- Acquired mutations are the result of damage to genes in a specific cell during a person’s lifetime. The cancer that results from this is called “sporadic cancer,” because they are not found in every cell of the body. The damage may come from ultraviolet radiation, tobacco, environmental factors, viruses, or even age.
- Hereditary, or “germline” mutations, occur in a sperm cell or egg cell. These are passed directly from parent to child, at the time of conception. Unlike acquired mutations, these are copied into every cell in the body, including reproductive cells. This is how it passes from generation to generation. This type of cancer accounts for only 5 percent to 10 percent of all cancers.
The Likelihood that a Mutation Will Become Cancerous
The good news is that mutations happen often, but a single mutation is not likely to cause cancer. Further, a mutation is not necessarily harmful; it may be neutral or in some cases, even beneficial. Also, germline mutations do not necessarily result in cancer in every person who has them.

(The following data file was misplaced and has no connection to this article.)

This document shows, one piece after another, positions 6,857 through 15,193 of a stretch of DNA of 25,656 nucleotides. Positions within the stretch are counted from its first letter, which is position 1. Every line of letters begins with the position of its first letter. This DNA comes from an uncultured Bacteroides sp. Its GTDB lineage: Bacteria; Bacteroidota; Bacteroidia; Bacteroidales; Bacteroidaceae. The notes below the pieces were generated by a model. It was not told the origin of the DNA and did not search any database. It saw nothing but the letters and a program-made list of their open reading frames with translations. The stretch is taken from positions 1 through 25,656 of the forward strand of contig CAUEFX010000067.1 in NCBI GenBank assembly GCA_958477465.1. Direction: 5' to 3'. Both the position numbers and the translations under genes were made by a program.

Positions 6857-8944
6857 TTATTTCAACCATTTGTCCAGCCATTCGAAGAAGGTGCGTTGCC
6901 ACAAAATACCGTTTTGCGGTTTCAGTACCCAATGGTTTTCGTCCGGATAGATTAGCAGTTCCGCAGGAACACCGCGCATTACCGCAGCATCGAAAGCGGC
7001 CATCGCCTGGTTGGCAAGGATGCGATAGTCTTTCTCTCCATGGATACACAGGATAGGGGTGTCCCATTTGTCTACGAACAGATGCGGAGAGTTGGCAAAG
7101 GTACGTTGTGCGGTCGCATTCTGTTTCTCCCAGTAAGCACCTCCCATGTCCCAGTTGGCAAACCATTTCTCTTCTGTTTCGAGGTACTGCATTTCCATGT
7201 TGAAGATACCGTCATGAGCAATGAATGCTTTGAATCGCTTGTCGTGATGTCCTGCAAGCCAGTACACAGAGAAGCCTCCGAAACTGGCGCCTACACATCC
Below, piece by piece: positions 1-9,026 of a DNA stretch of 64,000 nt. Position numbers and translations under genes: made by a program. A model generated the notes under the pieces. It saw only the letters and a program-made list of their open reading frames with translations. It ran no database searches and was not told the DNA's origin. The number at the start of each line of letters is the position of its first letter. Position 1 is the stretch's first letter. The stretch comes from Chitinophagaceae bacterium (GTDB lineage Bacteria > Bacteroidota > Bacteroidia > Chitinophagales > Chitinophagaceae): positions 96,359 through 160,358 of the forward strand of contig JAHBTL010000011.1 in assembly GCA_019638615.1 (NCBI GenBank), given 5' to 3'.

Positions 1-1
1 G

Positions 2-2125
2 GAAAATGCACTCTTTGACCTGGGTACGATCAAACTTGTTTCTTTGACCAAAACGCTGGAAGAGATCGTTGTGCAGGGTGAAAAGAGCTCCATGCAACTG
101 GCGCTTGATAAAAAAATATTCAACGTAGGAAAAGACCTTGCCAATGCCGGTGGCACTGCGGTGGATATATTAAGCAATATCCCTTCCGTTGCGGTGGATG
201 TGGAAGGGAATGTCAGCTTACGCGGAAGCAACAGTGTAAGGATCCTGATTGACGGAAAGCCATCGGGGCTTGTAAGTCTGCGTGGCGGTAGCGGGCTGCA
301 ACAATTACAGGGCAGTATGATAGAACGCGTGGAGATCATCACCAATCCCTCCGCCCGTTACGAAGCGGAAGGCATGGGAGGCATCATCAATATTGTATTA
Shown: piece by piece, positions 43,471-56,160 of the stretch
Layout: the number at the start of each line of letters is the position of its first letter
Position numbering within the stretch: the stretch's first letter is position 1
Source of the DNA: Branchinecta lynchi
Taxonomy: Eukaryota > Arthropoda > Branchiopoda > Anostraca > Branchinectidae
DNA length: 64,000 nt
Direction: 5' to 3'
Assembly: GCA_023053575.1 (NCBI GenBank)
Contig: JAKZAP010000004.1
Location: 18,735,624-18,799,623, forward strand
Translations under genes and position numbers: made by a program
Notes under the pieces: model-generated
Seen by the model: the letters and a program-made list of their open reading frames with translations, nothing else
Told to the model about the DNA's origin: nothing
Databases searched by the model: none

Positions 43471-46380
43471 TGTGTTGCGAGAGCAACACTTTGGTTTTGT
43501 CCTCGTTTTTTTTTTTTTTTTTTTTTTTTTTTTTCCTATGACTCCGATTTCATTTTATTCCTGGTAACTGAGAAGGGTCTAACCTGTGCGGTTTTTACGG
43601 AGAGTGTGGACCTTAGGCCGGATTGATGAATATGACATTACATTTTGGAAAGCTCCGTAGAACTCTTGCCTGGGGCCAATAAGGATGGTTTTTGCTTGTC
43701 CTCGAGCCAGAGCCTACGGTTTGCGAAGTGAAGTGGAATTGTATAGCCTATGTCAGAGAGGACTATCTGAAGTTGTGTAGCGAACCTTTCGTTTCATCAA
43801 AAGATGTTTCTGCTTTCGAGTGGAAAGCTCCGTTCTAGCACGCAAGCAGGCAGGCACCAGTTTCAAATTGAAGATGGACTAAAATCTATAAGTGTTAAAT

Genetic Testing and Why It Is Important
A genetic test examines a sample of a person’s cells to see if there are abnormal genes, proteins or chromosomes. For chromosomes, the test analyzes the number, arrangement, and characteristics. The type of test that are run typically depend on the suspected disorder.
Genetic testing can be performed on a sample of blood, hair, skin, or other types of tissue. You have no doubt seen a forensics team on TV swab the inside of someone’s cheek to gather saliva or ask for a hairbrush or toothbrush from which a sample can be collected.